lose the opportunity of inspired prayer.

There is another and deeper problem: that of self-delusion. Just

as people sometimes delude themselves that they are "in love,"
so can they believe that they are praying, that they are having a



religious experience, even though it is only a false spirituality. A

person may think he is in communion with holiness, in a state
of divine love or fear-yet he is experiencing no more than illu
sions: not an experience coming from a true inner soul connec
tion, but from an almost physiological phenomenon. A person
finds himself in a certain atmosphere, in the company of others
who enhance that mood; he is exposed to music or scents, and
he responds. By way of analogy, sometimes when one person
yawns, everyone else follows suit-not because they are tired,
but simply as an imitative mechanism.
The same can occur in prayer: a person wraps himself in a
prayer shawl and sways back and forth, and he imagines that he
is religiously moved; the focus and tension caused by the at
mosphere, by the fact that he is standing and reciting words of
prayer, appear to him to be a meaningful experience. He may
sing as he prays and believe that he has been swept up in the
love of God-but in truth this might be merely an external
movement-a prayer tune but not a prayer.
This is a serious concern. A person who is sincerely attempt
ing to find his way to his inner being should indeed make use
of external means to reach a state of concentrated attention.
But since those means may arouse counterfeit emotions, how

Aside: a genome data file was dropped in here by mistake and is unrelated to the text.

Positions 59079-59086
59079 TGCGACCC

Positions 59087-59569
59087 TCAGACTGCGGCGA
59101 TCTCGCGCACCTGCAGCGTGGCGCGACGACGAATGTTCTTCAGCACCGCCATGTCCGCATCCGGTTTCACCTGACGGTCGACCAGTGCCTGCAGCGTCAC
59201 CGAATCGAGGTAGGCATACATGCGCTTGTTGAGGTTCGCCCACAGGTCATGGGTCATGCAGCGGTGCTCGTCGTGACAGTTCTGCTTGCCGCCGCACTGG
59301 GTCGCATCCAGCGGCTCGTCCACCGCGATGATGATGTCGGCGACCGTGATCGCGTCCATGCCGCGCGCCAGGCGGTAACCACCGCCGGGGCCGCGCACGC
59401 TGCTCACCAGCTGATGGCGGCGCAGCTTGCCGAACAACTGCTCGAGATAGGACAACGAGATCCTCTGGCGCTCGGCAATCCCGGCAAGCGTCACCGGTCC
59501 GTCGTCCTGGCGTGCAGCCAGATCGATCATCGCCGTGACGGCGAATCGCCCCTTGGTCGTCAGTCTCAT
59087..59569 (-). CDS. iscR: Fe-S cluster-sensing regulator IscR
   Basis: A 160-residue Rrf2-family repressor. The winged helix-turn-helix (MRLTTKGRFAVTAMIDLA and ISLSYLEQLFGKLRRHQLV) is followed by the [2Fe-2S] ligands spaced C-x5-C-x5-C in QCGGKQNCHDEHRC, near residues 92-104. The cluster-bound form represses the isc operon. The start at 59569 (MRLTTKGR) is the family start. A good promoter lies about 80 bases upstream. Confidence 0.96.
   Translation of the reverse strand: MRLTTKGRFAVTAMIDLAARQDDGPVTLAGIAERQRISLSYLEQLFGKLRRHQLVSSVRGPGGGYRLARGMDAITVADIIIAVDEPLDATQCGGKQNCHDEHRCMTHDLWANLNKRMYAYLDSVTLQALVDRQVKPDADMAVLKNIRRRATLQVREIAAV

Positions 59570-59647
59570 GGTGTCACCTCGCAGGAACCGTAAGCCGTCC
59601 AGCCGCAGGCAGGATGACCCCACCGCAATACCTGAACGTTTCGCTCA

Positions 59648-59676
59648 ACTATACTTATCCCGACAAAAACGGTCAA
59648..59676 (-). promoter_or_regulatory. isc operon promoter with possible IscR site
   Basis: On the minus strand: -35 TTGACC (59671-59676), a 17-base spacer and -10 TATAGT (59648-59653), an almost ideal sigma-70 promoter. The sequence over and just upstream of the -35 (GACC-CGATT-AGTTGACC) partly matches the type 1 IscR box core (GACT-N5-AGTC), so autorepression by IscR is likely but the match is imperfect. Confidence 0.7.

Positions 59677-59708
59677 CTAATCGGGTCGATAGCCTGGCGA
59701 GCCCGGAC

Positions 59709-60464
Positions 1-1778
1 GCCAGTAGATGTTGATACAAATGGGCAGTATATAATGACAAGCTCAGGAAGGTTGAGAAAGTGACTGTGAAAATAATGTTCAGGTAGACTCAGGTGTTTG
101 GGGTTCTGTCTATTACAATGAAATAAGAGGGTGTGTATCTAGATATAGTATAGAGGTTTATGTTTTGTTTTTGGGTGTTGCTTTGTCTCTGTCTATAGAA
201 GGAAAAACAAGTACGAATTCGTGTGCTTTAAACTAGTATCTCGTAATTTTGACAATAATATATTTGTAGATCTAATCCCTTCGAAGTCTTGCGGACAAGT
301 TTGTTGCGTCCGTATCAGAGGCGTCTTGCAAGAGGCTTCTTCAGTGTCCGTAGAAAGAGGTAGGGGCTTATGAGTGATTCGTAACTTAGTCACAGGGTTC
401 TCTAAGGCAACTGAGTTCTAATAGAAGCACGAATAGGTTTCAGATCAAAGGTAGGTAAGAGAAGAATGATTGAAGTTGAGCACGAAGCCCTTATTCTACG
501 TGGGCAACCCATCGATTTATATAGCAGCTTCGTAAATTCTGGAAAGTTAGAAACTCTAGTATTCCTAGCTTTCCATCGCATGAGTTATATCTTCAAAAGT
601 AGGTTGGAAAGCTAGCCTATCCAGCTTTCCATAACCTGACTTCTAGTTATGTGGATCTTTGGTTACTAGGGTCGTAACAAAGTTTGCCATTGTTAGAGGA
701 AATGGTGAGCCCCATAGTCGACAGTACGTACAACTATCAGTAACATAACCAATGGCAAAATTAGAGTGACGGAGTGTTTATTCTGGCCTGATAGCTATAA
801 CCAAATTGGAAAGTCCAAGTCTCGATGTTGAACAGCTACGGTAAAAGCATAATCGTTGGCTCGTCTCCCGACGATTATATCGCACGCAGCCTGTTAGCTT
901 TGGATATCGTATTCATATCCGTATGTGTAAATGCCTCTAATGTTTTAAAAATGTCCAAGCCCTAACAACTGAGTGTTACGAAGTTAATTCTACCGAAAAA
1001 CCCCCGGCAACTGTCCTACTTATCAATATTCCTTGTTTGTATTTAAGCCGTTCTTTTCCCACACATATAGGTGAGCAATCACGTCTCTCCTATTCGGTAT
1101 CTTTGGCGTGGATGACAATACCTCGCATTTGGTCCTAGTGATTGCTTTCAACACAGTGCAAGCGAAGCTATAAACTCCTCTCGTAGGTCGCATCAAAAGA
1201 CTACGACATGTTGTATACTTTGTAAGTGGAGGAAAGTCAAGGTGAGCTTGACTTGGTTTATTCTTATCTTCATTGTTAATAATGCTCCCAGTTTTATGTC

can he know if his intense feelings of prayer are true or delu
sory? The answer is that "the lip of truth will be established for
ever" (Proverbs 12:19) . Something that is true lasts; truth has
permanence, and falsehood is transitory.
A false prayer experience may be compared to the phenome
non known as false pregnancy. A woman shows all the signs of
pregnancy, from morning sickness to an extended belly to birth



pangs; but i n the end there is nothing-only the illusion of

pregnancy. The proof of authenticity is whether something has
been brought into the world. If there is nothing but air, then
there was nothing but air from the very beginning.
If after religious rapture passes, nothing remains, the absence
of emotion indicates that all along it was no more than the imi
tation of true feeling. The value of a person's prayer lies not in
how much he cried out, how much he swayed, nor even how
strong his emotions were, but in what remains of his experience
after the prayers are over.
The rebbe of Kotzk commented on the blessing in the
prayer book, yishtabach, as follows. The prayer states that God
"chooses musical songs." The word for "musical"-shirei
can be related to shirayim-meaning, "remains." God chooses
not "songs" but what remains after that song is over. If the
song is true, it does not fade; if the feeling is genuine, it will
leave a resonance. These "remains" are not necessarily some
thing intellectual or even emotional; they are merely an im
pression of something that had been. And the indication of
whether the experience left such an impression is whether
some change has been wrought in the individual. If the an
swer is yes, that is all the proof that is needed to show that this
was indeed a genuine experience.
It is important to distinguish between truth and delusion in
prayer not only because it would be a shame to misrepresent
ourselves to God (or to deceive ourselves), but because it is dan
gerous. There is a law in economics that bad pennies drive out
the good ones. So it is in spiritual life. False experiences drive
out true feelings. When a person is filled with illusory sensa-



tions, he loses the ability to identify a genuine sensation. Had

he experienced no emotions whatsoever, he would have at least
have been aware of that; bur if he falsely imagines that he is ex
periencing feeling or that he is genuinely praying, then he no
longer has the chance to attain true emotion. And so in order to
allow himself to experience an authentic sensation, he must ac
tively work to give up any false emotions that he has.